With severe measures to reduce the budgetary deficit pending, Romania is facing one of its toughest economic periods in the last two decades. But as anger foments and citizens prepare to take to the streets in protest, specialists say that the government was left with no other choice that would bring immediate results or cause less damage.
The austerity measures announced by the Romanian government last week – that public sector salaries would be cut by 25 percent, and pensions and unemployment benefit by 15 percent – have already begun to ratchet up the tension, with some protests being announced for the weeks to come. The measures discussed by the government with International Monetary Fund (IMF) representatives are extreme, from the downsizing of public sector staff to swingeing salary and pension cuts and the withdrawal or reduction of benefits. In other words, hard times lie ahead for Romanians.
How have financial analysts responded to these measures and what do they think their main impact on the local market will be? Romania’s current public finances need urgent adjustments even though the country’s debt is not yet too high, say specialists. But the pace at which the country is running up debts to a high budgetary deficit level and the unfavorable international context for all countries with big public debts is a real concern at the moment. “Plus, the way that public money is used needs to be rethought, because we are on an unsustainable path. A budget that allocates 75 percent of revenues to salaries and social assistance simply cannot ensure resources for public services and investments for development,” says Mihail Ion, president and CEO of Raiffeisen Asset Management (RAM). He adds that even though the money-saving measures are very unpopular, they reflect the simple fact that Romania cannot afford any largesse at the moment. “The medium- and long-term impact on the economy will be positive, because the measures bring about progress in the fiscal consolidation process that will free up more resources for investments. Moreover they will contribute to reducing the cost of the state’s debt. The short-term impact on the economy will be negative, with the limitation of the expenses contributing to an economic contraction, assumed through the new macroeconomic parameters agreed with the IMF,” says Ion.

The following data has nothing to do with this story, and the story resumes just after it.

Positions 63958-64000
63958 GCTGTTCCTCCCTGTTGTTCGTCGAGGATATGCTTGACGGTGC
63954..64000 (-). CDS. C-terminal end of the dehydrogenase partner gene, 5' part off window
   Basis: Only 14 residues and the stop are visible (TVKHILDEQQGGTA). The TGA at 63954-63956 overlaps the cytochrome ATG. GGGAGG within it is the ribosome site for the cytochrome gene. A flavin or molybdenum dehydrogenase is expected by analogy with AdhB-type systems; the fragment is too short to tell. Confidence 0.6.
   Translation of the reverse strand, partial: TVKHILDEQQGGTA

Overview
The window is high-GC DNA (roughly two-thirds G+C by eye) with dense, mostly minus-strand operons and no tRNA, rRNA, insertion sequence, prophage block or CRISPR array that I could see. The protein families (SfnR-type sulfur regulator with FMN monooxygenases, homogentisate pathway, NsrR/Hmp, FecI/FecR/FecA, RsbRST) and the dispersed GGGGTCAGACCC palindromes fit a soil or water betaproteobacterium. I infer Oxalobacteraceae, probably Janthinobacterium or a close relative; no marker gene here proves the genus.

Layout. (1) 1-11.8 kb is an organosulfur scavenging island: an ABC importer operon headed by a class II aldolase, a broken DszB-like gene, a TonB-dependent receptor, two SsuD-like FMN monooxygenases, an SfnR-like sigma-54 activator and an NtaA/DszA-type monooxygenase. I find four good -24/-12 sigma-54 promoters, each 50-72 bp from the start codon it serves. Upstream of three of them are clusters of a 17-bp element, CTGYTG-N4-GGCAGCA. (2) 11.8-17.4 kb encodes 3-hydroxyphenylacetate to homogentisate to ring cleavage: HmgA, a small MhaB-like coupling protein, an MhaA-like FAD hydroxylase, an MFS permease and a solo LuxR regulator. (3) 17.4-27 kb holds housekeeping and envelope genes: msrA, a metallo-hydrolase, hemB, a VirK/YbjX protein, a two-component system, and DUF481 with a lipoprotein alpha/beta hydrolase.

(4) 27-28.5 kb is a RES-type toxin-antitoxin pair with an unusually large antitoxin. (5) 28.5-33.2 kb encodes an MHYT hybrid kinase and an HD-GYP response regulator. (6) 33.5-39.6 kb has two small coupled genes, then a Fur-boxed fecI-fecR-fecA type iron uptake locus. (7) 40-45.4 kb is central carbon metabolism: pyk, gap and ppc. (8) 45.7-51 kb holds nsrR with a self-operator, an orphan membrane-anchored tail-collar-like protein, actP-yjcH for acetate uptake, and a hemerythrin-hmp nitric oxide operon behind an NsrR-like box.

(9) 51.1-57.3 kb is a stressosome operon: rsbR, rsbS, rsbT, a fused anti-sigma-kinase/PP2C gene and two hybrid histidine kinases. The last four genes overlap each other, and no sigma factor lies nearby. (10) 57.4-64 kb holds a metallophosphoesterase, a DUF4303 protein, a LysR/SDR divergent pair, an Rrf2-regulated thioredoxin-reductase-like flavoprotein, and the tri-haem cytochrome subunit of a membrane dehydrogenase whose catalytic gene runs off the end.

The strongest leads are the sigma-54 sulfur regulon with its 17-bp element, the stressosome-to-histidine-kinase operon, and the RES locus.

The pension, unemployment benefit and public sector salary cuts will depress consumption, with knock-on effects on economic growth. “On the other hand, it is possible that lenders – who won’t be able to advance retail credit to these customers but could offer smaller loans to pensioners and public sector employees – will be prompted to speed up lending activity to companies, with positive effects on the local economic environment,” says Dragos Cabat, managing partner of consultancy company Financial View.
One thing is clear: the government has to make very difficult choices to reduce the budget deficit and maintain its loan agreements with the IMF and the EU, which are essential for economic recovery. Niculae Done, tax partner at KPMG, sees two possibilities – either a significant rise in taxes (such as VAT, profit tax and income tax) or big reductions in public spending. “Overall, it is better to cut public spending than to raise taxes,” says Done.
But while the current measures are dramatic, they will have a cumulated effect of about 4 percent of GDP, according to Ion. “This means that if the authorities manage to implement these measures from June 1, it would save about 2.3 percent of GDP by the end of 2010, the sum needed to end the year with a deficit of 6.8 percent of GDP, compared with 9.1 percent if no measures were taken,” says Ion. He cannot see any other choice the government could have made that would reap immediate effects and be less destructive. “The option of increasing taxes might have been less effective than expected in terms of the improvement of budgetary incomes and would have adversely affected the local economy on the short, medium and long term,” says the RAM representative. But Cabat thinks that encouraging the real economy by offering government liabilities and simplifying the tax system would have been a much better choice.